Letters to the Editor, May 3, 2012


I AM glad I made Ron Ellis laugh last week. And he need not fear ‘the skill of my punch’ as I fully respect his right to disagree with me – he’s just as entitled to his opinion as I am to mine - but his letter ‘Final episode’ makes some claims that need correction.

My criticism of Derek Mead has not been ‘drawn out’. I have merely charted the course of what I believe to be his impracticable plan to rebuild the Tropicana.

And no, I’m not a ‘professional moaner with an axe to grind’ nor am I against businessmen. In fact I’ve run my own successful company for more than 20 years and have great admiration for people like Kerry Michael, whose entrepreneurial talent has brought so much to Weston.

However, I believe that Derek Mead’s Tropicana proposal is very different to Mr Michael’s regeneration of the Grand Pier.

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The entire �51million he needed was raised privately, with no recourse to Government, council or lottery funds.

In stark contrast, a recent report told us that Mr Mead’s group requires financial help, and from us too. A massive �1million public subsidy plus a rise in council tax is necessary to fund its �4.6million project. At a time of severe council budget cuts, what further services must be sacrificed to bestow such largesse on a private company?

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To add insult to injury and at great expense to North Somerset Council, Mr Mead is taking it to the High Court to prevent the Tropicana’s demolition. Ironically, if successful, he wants to rebuild the ruin with us poor citizens helping him to foot the bill.

And it is not just me that feels this way. There have been many other Mercury letters over the months opposing Mr Mead’s methods and tactics. The latest appeared next to Ron Ellis’ submission last week. Deborah White wrote: “At a time of increasing austerity, why are we tax-payers expected to bankroll an unrealistic vanity project from a bunch of wealthy businessmen?”

I couldn’t have put it better myself.


Church Road, Winscombe

Greatest danger

HOW much longer can we expect household deliveries of the post and milk?

Letters and cards are gradually being replaced by the computer and supermarkets are selling cheaper milk than can be obtained from the milkman.

However the greatest danger comes from within with Royal Mail raising the price of stamps by a huge amount and now Dairy Crest getting rid of their local office staff and replacing them with a call centre in the Philippines.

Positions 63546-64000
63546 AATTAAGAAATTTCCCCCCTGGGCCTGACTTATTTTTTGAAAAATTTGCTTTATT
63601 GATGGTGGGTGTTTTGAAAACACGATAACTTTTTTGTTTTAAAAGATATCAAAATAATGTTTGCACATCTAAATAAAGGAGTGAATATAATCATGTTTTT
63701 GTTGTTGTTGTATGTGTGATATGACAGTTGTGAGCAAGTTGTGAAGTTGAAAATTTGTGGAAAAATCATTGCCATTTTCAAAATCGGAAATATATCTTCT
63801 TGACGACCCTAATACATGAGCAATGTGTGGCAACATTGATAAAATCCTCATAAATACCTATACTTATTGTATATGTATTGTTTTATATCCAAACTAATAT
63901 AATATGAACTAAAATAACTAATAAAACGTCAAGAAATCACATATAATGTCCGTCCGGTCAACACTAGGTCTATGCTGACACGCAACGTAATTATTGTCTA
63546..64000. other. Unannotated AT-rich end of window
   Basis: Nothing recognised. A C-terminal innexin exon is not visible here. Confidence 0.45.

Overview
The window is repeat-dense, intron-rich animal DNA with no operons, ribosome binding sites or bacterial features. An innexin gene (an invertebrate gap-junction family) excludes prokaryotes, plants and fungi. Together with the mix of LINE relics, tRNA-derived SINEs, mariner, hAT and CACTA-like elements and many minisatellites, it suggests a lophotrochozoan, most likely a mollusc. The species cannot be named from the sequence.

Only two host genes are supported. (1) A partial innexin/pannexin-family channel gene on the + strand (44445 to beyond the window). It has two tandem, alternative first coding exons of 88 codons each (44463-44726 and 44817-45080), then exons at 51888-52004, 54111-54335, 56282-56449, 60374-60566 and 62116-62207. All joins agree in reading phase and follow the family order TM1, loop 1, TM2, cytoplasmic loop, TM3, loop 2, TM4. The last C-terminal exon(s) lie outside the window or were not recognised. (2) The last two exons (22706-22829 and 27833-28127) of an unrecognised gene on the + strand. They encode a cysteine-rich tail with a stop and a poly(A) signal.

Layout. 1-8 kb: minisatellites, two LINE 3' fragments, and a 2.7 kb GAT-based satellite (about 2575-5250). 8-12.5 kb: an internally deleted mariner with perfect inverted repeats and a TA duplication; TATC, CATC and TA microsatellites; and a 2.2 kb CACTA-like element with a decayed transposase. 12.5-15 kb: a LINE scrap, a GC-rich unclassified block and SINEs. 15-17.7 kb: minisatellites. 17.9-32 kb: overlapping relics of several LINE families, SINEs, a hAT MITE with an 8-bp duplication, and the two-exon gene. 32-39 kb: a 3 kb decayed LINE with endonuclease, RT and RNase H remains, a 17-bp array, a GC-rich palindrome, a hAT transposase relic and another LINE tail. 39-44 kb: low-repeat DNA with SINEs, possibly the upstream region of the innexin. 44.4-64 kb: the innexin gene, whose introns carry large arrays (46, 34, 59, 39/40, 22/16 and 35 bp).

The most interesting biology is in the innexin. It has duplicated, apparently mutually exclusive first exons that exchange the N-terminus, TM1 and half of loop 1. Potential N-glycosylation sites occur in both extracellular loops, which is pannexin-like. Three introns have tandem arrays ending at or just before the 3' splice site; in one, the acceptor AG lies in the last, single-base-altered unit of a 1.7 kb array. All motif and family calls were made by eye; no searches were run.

A number of customers in Weston, who have not received milk, have tried to contact Dairy Crest without any success and have had to buy their milk elsewhere so what chance for our friendly milkman and also the future of the postman? I may be corrected but I thought that both Royal Mail and Dairy Crest should be promoting their services not trying to knock nails in coffins.

I know that we should move with the times and accept changes but some changes are certainly not for the better.

The word service is now regarded as a dirty word and cannot compete with the god - profit.


Clarence Grove Road, Weston

Once again

LONGLEAT Enterprises, who own the Caves in Cheddar, have once again raised the issue of constructing a cable car to go onto the top of Cheddar Gorge cliffs to enhance their profit margins. This is an Area of Outstanding Natural Beauty (AONB) and also a Site of Special Scientific Interest (SSSI).

Apart from ruining the natural beauty of the gorge, this proposal, if it goes through will set a precedent for future development in the gorge itself and on the top of the cliffs, at and beyond the station for the cable car.

As well as affecting local flora and fauna, the visual impact of this monstrosity will be apparent from some distance.

The base station proposal will mean demolishing a historic building (a building that they have let run down over the past few years) and destroying the view from that point across the lake towards the cliffs.

People walking up the gorge will pass underneath this and all the eye will be drawn to is pylons and cables.

The proposals also include a visitors’ centre at the top of the cliffs. This will need access roads for equipment, emergencies, etc. Toilet facilities will be needed and presumably they will want to have refreshment facilities as well. Where will it stop?

Would the electricity companies be allowed to construct a series of pylons in the same place? This cable car will have the same deleterious effect on the environment as pylons. Pylons that the power companies would probably not even dream of considering, given the impact on the area and public opinion.

The attraction to people of the gorge is its inherent natural beauty.

The natural landscape, that has appealed to us all for millennia, will never again be as it was. It will create an excuse for further development when Longleat Enterprises find that the novelty has worn off, numbers have dropped and they need another way of boosting their profit margins.

With the price of a ticket for the caves (all inclusive only: adult �18.50, child �12 that means for a family of four �61) the cable car (who knows how much), there won’t be much left for the other traders.

The Caves say numbers have dwindled but that is for their entrance numbers and not necessarily the number of visitors to the gorge. At those prices no wonder. The traders would probably get more money if there was no cable car.

This is a serious state of affairs and the villagers have no real voice, when compared to the loudness of a large organisation such as Longleat Enterprises. This is not a new idea and the village has been fighting this for more than 20 years.